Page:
A small flock of chickens can become a great living compost pile. And with new understandings of the superiority of grass-fed organic animal products, including higher Omega-3 fatty acids coming from the eggs of such animals, free-range chickens are showing up again on organic small farms, backyard mini-farms, and even urban lots.
Chicken tractors are lightweight bottomless portable pens that fit over garden beds. They can be moved through pathways that need clearing and areas where the growing is complete for the season. Wherever the chickens are moved, they eat pests, pest larvae and pest eggs, and weed seeds. They aerate and churn topsoil, rip old garden residue to shreds, and fertilize with their manure, all while dining on an optimal free meal. The chicken tractor can become a sort of moving compost pile, also. If the chickens’ diet it supplemented with two popular organic gardening substances: seaweed (such as kelp) and diatomaceous earth, their manure will also add vital trace elements to the soil and their health will improve even further.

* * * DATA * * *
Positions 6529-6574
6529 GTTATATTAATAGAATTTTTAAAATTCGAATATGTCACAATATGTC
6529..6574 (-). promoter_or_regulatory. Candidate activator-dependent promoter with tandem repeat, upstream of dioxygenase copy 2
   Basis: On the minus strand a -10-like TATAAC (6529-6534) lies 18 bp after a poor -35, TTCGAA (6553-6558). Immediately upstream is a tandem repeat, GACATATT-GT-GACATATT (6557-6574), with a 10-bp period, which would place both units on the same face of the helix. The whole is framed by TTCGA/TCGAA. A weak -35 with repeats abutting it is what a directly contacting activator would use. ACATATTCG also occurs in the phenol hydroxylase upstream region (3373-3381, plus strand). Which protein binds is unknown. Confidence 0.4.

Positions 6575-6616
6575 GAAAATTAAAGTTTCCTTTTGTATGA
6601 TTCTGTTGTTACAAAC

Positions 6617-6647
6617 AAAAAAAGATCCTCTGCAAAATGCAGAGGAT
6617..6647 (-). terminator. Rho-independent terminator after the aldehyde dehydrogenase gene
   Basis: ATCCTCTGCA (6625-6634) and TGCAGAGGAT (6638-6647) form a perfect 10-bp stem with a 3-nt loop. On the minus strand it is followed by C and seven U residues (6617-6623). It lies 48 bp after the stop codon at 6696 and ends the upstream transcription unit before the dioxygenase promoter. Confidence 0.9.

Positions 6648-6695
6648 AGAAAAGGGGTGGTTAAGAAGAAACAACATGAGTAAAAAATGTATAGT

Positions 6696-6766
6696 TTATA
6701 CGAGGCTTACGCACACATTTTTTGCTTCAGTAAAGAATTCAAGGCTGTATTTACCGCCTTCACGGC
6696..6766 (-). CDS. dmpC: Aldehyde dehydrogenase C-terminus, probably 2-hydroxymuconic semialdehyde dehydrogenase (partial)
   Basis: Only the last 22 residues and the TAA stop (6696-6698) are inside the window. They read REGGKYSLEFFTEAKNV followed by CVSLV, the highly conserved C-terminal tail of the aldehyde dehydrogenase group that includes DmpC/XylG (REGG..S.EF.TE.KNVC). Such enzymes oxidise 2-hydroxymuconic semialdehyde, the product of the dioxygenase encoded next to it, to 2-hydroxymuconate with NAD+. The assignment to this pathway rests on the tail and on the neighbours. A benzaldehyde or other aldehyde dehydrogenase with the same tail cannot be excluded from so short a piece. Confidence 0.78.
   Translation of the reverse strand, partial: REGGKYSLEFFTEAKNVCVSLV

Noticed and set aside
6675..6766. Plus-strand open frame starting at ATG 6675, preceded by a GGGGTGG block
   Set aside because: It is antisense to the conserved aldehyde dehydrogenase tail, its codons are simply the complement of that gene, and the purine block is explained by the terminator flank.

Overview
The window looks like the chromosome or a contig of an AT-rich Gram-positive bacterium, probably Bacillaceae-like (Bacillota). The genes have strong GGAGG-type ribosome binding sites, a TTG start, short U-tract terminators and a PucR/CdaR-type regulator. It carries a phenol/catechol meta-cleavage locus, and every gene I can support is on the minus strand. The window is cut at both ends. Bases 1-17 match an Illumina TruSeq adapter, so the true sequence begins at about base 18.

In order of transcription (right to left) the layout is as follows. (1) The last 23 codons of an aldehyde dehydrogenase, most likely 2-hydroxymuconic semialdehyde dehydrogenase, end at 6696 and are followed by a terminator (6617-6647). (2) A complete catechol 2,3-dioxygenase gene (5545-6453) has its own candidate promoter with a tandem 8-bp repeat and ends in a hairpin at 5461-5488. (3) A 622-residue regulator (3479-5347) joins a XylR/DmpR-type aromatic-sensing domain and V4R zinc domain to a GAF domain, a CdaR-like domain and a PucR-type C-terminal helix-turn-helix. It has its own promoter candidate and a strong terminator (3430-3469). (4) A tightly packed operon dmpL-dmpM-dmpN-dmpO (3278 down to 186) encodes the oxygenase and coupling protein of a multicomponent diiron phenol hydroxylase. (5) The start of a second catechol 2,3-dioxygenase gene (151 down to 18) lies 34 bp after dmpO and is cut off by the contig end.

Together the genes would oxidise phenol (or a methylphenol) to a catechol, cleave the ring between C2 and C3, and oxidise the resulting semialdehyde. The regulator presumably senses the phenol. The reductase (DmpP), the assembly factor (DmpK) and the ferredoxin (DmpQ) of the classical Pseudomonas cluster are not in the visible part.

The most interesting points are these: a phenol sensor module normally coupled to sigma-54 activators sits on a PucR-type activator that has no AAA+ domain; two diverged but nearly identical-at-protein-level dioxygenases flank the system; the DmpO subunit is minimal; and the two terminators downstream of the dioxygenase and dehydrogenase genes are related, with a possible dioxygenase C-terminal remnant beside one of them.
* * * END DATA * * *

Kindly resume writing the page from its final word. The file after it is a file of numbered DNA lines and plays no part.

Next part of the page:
The chicken tractor idea was made popular by the book, Chicken Tractor: The Gardener’s Guide to Happy Hens and Healthy Soil by Andy Lee, Good Earth Publications. This book gives details on care, feeding and the building of a variety of simple chicken tractors.
How many chickens for a backyard? Chickens have flocking instincts, and enjoy being with members of their own kind. Three can live happily in a smaller area.
For fertile eggs it’s suggested one rooster to every eight to twelve hens. If you can only keep three or four, it’s best to just have laying hens. Do not keep one male with just one or two females together in a closed in area, he’ll ‘wear them out’ (I won’t go into any more detail).
Also, while some roosters are quite docile, they can suddenly tap into their inherent fighting instincts, plus, they have sharp spurs for fighting on their legs. This is not a good idea around homes and neighborhoods with children (or even adults, for that matter). If a chick grows into a rooster that becomes a beloved pet, check with a vet about caponizing him and removing the spurs. Your vet may not be familiar with this procedure. In the olden days, and somewhat still, it was done to roosters to cause them to be less active, more docile, and become larger for future butchering. It was usually done with sharp tools right on the farm. If a vet is willing and skilled, it could be done humanely, although it was usually done to the males at a young age.
Barbara Adams Author: Micro Eco-Farming: Prospering from Backyard to Small Acreage in Partnership with the Earth (New World Publishing) MicroEcoFarming.com